Skip to content
October 14, 2010 / Astor ICS

The Expatriate’s Real Baggage

As an expatriate manager, it’s important to realize that you are a representative of your country and of the validity of your identity in your host country.

It’s quite simple to realize that you are a living and breathing version of your country, but quite another thing to be it. You can ask yourself, what are the most important values of where I’m from? It may be equal opportunity for all, or it might be a strong sense of cultural identity. Whatever the ingredients are, you need to then ask yourself if they fit into where you’re staying. Are the people accepting of those traits? Sometimes yes and sometimes no.

You must think like a diplomat and like a respectful visitor. The diplomat listens calmly to differing points of view, searching for a connection or some common ground. This opens the mind more  and creates the mood of deep listening, essential for good communication and mutual understanding. The respectful visitor follows customs, or at minimum, respects them as different and, ever so graciously, separates him or herself from the situation, while retaining common dignity and a good feeling.

As to the validity of your identity, you may have to adjust some behavioral habits that are ‘country-centric’ because of the simple fact that you probably will be misunderstood or not understood at all. We must always be careful of behavior. Also, by not being afraid to let your personality shine naturally, you will allow others to see the nature of your style and certain people will be drawn to you and you will have the basis for a good working relationship that you can build on for the future.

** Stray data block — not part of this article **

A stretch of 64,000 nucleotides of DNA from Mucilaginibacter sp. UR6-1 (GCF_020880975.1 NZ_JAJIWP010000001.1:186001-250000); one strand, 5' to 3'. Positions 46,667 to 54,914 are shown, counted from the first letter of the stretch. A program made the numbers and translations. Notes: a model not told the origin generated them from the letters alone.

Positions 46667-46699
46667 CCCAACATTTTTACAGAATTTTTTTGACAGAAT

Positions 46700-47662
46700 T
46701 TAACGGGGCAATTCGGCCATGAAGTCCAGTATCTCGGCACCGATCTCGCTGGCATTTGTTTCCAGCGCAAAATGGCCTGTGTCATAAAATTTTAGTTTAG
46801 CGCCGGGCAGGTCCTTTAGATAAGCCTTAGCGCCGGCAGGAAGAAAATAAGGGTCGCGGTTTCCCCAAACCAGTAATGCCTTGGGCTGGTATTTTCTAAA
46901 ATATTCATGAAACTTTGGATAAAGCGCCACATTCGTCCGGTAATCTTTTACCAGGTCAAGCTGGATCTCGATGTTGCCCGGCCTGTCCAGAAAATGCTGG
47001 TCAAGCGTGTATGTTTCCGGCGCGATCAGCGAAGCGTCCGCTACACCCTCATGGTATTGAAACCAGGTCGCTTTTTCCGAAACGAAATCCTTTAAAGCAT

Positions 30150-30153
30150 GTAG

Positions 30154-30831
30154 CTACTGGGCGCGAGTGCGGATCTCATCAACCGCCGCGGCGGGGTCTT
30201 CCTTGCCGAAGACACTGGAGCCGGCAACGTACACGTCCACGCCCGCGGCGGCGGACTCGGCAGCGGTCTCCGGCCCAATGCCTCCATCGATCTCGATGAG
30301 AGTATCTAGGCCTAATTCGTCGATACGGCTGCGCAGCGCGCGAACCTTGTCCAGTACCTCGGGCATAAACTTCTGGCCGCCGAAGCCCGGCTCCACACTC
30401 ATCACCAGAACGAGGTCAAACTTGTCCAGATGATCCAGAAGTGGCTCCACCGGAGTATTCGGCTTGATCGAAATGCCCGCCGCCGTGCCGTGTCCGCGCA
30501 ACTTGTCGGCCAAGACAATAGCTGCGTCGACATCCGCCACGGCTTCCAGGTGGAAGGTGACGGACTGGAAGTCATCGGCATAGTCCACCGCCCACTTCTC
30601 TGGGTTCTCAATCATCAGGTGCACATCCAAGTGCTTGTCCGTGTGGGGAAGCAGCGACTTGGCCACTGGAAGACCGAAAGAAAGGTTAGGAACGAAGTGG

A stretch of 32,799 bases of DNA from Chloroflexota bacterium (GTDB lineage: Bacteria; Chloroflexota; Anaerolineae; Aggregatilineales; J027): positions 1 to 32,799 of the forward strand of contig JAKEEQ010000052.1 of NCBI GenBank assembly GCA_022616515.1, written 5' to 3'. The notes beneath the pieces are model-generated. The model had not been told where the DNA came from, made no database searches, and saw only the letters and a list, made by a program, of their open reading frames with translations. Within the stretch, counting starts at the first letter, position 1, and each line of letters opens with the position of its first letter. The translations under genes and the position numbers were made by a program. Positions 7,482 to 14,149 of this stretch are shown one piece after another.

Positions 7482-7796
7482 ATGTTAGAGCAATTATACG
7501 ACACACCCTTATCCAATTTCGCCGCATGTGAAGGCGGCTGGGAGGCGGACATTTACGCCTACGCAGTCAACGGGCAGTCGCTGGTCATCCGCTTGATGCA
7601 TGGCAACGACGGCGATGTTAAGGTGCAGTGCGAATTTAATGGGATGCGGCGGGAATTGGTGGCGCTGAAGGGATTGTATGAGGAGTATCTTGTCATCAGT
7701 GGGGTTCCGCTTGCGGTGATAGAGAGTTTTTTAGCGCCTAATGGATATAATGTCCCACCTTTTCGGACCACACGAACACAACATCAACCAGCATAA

The world is not going away and once doors have been internationally opened, they usually stay open. As an expatriate, you need to move through those doors with ease and eloquence.




Leave a Reply

Fill in your details below or click an icon to log in: Logo

You are commenting using your account. Log Out /  Change )

Google+ photo

You are commenting using your Google+ account. Log Out /  Change )

Twitter picture

You are commenting using your Twitter account. Log Out /  Change )

Facebook photo

You are commenting using your Facebook account. Log Out /  Change )


Connecting to %s

%d bloggers like this: